These animals are seldom seen during the heat of the day, but are active during the cooler nights, especially after a summer rainstorm. The most common amphibians at Chiricahua are the tiger salamander, southern spadefoot toad, great plains toad, and the canyon treefrog. Listen for the explosive, whirring voice of the canyon treefrog near rocky pools along Rhyolite Creek. This tiny frog – usually less that 2 inches long – has a big voice, and is more often heard than seen. Toads and salamanders can frequently be found on or near the roads, or near buildings where nighttime lights may attract their insect prey.
All amphibians need water to lay their eggs in, and often live in or near a permanent water source. Desert dwelling amphibians, like those at Chiricahua, have adapted to a life with limited water; salamanders live in moist, shady areas under fallen wood or debris, while spadefoot toads burrow into the soil and estivate (similar to hibernate) to avoid dry periods. Amphibians are important “indicator” species, often reacting to pollutants that have entered into the air or water. In many areas the amphibians have disappeared (or have acquired various physical deformities) due to contaminants, such as herbicides, pesticides and pollution. We continue to monitor amphibian health, even in places where the animals and habitat are protected, because pollutants can travel great distances through the air, soil and water.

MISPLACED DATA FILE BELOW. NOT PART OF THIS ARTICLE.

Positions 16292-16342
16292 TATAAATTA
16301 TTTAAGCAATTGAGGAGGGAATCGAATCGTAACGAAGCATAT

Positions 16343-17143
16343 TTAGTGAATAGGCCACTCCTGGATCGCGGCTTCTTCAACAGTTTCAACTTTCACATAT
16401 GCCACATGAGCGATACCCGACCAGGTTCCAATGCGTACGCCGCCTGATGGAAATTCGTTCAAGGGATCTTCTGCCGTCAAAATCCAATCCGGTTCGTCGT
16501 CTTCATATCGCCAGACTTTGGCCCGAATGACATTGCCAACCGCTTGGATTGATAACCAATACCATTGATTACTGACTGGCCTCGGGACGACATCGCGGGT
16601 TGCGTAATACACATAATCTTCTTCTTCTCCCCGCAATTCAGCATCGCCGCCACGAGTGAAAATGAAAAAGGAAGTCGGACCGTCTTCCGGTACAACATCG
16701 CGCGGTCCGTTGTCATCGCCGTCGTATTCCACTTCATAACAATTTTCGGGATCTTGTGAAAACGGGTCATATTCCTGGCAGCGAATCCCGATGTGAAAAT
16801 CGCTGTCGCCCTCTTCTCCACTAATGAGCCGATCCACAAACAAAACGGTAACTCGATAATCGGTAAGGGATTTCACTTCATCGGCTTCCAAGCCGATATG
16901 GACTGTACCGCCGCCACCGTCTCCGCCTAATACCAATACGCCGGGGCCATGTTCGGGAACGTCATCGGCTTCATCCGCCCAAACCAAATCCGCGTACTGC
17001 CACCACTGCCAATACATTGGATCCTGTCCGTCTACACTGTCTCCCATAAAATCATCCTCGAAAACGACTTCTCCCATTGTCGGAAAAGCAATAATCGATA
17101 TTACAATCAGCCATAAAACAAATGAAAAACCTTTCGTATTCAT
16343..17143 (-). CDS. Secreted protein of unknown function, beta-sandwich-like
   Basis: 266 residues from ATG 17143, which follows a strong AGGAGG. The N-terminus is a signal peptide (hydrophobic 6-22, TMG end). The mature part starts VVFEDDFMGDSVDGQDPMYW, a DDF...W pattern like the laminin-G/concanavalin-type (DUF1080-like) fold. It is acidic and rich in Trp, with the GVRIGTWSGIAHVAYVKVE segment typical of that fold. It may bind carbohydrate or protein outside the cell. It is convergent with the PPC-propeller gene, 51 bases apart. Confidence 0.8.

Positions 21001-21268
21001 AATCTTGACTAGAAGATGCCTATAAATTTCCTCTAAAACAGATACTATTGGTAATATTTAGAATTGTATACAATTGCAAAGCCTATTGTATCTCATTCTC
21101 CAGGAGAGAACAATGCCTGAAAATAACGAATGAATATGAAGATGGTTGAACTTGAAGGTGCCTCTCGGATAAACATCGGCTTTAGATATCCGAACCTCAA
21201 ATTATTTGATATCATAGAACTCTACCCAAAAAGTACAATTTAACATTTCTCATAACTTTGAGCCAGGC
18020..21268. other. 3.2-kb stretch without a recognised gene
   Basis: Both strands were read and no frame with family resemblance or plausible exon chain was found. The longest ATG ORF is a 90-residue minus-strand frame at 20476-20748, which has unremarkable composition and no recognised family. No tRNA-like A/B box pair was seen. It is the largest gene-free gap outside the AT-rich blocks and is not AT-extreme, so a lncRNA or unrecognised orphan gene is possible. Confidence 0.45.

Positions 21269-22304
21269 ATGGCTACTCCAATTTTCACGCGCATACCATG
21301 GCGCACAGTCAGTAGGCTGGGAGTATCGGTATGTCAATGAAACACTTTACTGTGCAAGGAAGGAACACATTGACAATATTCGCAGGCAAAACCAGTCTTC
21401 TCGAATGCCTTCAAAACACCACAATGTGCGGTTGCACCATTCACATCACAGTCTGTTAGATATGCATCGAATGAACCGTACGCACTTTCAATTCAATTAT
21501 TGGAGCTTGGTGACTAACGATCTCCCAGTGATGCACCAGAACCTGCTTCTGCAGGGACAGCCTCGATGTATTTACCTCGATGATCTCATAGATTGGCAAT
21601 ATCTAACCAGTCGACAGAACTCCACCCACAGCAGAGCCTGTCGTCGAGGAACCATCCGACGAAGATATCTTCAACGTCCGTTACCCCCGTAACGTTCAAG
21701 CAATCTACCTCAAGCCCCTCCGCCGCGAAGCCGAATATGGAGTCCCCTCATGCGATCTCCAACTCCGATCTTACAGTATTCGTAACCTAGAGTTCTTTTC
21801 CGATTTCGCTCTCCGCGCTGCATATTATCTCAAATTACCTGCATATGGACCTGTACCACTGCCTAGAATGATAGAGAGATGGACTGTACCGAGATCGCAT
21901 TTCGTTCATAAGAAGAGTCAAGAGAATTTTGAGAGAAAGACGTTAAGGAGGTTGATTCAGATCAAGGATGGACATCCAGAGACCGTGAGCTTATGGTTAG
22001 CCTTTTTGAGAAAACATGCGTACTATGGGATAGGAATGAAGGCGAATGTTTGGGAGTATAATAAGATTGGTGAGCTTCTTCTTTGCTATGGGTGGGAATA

Did You Know?
Southeast Arizona was home to the Chiricahua Apache, under the leadership of Cochise. They surrendered for the final time in 1886 and were sent first to Florida and later to Fort Sill, Oklahoma. Many found homes in the hills of today's Chirichaua National Monument.